Hardware toolkits for physical user interface prototyping
This list contains toolkits that allow researchers and designers to quickly create and explore new interaction techniques and device designs in hardware. It is probably missing some physical computing toolkits available. For more information, check out the Sketching In Hardware
conference series, for example. Camille Moussette from Umea University is also compiling a great list (under development) of hardware toolkits
The toolkits are all available commercially, as open source, or as advanced research projects. We have used many of them in our own projects and classes. The list is divided in what I consider the "top tools" and other tools, sorted roughly in order of preference, listing the toolkits I find most promising first.
If you are an undergraduate or graduate student, researcher or faculty in Human-Computer Interaction, product design or a related discipline, you can use these toolkits to get from an idea for a new interactive device to a working prototype for evalation more quickly.
The open-source iStuff Mobile
environment, developed by our PhD student Tico Ballagas
, helps integrating these various hardware toolkit into a software environment that lets you quickly prototype distributed interactive environment scenarios and phone-based interactions.
Presentation: Physical UI Toolkits & Arduino
, by Jan Borchers, for the Ubicomp / Campus of the Future Research Group, UCSD, January 23, 2008.
A hardware Arduino simulator for the Fritzing environment (open project).
These toolkits are currently (see last editing date of at the bottom of this page) available, actively maintained, and recommended for physical computing. Most recommended tools first. Of course, recommendations are my personal opinion.
Open-source board that lets you build standalone controllers with our without a PC connection, using an ATmega microcontroller. Different board designs are available, but no sensors come with the board; you have to hook up your own. If you're completely new to electronics, consider getting SparkFun's ProtoSnap
board instead - it has some sensors hooked up. First presented at CHI 2007. Amazingly affordable ($25 for their latest standard "Arduino Leonardo" USB board) and incredibly easy to program (no PROM burning), with software for Mac OS X, Linux and Windows. When I got my board, I had it plugged into USB, written a test app in the provided C-like Processing language IDE on my Mac, and a running standalone "Hello World" blinking LED within ten minutes. Currently, this system is my top recommendation. Get a Prototyping Shield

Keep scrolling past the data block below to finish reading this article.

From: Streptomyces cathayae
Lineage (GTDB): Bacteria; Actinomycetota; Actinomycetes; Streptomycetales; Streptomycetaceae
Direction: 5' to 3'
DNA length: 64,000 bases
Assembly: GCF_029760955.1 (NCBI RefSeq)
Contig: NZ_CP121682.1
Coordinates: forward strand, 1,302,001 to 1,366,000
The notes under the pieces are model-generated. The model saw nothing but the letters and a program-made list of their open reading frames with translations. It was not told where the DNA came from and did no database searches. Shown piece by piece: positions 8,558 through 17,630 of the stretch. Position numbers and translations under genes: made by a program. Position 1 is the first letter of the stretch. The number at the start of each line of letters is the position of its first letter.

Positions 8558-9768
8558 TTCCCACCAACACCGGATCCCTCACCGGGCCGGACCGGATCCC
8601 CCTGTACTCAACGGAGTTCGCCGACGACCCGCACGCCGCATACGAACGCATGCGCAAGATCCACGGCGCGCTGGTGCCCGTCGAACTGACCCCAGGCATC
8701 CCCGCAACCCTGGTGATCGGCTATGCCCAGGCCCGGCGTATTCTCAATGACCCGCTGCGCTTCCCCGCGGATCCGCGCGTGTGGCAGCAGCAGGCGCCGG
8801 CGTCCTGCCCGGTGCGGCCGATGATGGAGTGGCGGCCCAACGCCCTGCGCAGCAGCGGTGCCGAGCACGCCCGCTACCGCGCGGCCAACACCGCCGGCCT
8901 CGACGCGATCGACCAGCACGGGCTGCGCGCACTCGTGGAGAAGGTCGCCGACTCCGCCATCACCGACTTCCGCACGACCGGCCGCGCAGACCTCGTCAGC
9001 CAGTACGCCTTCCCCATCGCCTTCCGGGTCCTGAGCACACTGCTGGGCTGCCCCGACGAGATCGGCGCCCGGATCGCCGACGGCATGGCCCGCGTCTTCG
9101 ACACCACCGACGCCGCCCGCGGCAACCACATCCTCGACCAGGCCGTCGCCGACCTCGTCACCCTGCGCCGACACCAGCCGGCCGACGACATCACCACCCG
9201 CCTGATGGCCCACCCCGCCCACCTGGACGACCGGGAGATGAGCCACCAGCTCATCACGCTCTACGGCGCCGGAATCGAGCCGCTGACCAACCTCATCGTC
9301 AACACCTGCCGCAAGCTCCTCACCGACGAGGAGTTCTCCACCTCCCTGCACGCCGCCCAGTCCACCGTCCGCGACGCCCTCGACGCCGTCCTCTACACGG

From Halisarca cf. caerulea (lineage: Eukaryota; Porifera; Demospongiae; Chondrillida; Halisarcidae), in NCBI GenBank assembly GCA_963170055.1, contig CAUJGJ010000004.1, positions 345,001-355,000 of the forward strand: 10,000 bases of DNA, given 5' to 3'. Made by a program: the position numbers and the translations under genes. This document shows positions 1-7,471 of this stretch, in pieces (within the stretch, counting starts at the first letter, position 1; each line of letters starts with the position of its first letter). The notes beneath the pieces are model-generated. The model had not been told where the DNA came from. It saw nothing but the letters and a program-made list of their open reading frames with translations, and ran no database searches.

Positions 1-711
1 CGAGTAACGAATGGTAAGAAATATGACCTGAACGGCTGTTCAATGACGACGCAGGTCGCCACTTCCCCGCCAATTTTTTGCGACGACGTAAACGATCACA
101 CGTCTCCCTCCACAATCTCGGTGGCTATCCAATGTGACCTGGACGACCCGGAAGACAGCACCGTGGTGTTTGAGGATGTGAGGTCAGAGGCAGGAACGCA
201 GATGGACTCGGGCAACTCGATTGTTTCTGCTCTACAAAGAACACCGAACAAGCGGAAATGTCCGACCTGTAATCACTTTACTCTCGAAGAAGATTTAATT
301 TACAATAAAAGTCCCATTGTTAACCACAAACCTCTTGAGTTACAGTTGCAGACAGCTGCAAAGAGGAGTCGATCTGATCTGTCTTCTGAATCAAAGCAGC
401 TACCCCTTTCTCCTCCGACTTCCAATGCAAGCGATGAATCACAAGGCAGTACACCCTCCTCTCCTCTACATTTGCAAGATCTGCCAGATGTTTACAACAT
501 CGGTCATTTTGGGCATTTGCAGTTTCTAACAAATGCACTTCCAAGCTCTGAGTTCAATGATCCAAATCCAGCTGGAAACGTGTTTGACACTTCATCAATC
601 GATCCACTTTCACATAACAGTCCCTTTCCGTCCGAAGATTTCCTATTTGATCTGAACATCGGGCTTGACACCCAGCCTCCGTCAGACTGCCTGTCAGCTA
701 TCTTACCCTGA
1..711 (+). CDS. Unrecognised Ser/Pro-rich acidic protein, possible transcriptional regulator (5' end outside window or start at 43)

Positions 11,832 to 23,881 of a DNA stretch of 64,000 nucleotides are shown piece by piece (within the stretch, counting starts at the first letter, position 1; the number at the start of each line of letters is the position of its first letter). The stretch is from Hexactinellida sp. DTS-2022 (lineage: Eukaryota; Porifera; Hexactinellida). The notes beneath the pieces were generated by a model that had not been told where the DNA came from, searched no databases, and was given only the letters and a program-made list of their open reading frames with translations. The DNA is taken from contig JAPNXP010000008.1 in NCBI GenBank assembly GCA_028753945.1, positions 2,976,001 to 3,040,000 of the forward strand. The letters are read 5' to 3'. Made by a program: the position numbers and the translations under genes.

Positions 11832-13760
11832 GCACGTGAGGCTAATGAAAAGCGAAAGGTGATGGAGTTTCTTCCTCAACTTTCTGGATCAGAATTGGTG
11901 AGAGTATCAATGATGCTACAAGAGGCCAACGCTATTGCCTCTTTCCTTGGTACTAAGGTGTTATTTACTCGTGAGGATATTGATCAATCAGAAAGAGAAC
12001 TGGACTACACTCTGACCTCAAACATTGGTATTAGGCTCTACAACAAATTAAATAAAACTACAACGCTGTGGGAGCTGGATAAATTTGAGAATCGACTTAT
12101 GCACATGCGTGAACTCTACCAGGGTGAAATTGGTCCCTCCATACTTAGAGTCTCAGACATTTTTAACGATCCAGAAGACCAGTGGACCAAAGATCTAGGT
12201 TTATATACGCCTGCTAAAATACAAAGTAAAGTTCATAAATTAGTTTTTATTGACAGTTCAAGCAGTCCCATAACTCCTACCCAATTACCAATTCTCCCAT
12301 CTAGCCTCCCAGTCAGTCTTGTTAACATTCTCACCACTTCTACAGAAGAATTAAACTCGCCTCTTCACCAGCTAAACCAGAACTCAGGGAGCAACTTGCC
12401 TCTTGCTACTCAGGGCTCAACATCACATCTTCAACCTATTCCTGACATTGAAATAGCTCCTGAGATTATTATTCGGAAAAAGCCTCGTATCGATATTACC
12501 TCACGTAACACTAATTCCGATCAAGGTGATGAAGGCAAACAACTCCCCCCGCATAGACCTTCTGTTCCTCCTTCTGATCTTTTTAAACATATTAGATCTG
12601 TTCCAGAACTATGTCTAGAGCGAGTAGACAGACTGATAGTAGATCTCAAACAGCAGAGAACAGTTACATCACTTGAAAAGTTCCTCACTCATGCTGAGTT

TinkerKit simplifies electronic prototyping through a wide variety of sensors and actuators, each mounted on a small printed circuit board with a 3-pin cable, to connect to an Arduino Sensor Shield or other boards. A signal amplifier stabilizes each sensor signal, for cable lengths of up to 5m. Originally designed by tinker.it
, a company founded by Arduino developer Massimo Banzi and Alexandra Deschamps-Sonsino, the kit is now available from the Arduino store
Graphical programming environment for kids, beginners, and non-programmers, to use with Arduino boards. Replaces the Arduino editor with a Scratch-like visual programming environment.
Hardware-only toolkit for wearable computing, with easy-to-sew three-connector textile ribbon. No microcontroller board, just batteries, LEDs, connectors.
Tiny breadboards with basic components and a clever magnetic snap-together mechanism that avoids switching polarities. Good for experiments.
These are tools I have come across that I have not found too useful for our physical computing research, e.g., because they are obsolete, Windows-only, not widely available, or otherwise unsuitable for our work. You may find them a perfect fit for your project, so they are listed here nevertheless.
Affordable wireless sensor network nodes for rapid physical UI and ubicomp prototyping, running in Java, from Sun. Haven't worked with them yet, but talked to the Sun folks at their booth at ETech 2008, and the system looks quite promising.